Why are so many people walking around completely exhausted? For most people, the problem isn’t that they’re too busy, it’s that they just need to turn off the TV, put down the phone, and close their eyes. In fact, trying to fall asleep with the TV or other gadgets on will only derail your body’s natural circadian rhythm.

Just put away the smartphone and go to bed. Make your sleeping space as dark as possible. If that’s not feasible, try wearing a sleep mask. It’s a great strategy for blocking out light. And, just as you’ve always heard, aim for about 8 hours of sleep every night.

5. Exercise Often

Exercise is vital to your health and mood. Unequivocally, research shows that your chances of living a long, healthy life are better if you exercise regularly. The U.S. Department of Health and Human Services advises that regular physical activity reduces mortality rates of many chronic diseases and helps improve or prevent many illnesses and conditions.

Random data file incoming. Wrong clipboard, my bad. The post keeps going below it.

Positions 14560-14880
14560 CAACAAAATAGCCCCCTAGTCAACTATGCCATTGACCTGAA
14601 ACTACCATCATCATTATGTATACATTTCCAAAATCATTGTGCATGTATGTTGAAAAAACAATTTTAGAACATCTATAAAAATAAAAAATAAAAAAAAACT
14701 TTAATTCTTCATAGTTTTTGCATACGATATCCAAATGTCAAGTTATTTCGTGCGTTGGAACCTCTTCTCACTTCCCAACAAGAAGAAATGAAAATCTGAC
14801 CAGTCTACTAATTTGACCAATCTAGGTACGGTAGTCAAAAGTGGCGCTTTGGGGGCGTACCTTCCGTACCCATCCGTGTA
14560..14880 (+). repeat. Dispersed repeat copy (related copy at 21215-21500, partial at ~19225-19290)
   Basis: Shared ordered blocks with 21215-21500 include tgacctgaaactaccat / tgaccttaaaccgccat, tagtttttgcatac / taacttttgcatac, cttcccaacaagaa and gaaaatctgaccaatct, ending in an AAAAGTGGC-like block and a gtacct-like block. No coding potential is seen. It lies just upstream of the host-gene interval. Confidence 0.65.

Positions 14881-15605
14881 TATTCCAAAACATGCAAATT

You don’t need to have the physique of an Olympian to see health benefits. Even light to moderate exercise can offer tremendous health benefits. Although forty-five minutes to an hour is better for most people, just 30 minutes of moderate activity a few times a week can boost energy levels, help you sleep better, sharpen your mind, and strengthen your defense against illness.

To maximize the benefits, exercise outdoors. Studies have shown that exercising outside promotes endurance, enthusiasm, pleasure, and self-esteem. It also helps reduce depression and fatigue. One study found that people who exercised outside exercised longer and more frequently. Not to mention that exercising outdoors can also help you get your daily dose of sunshine.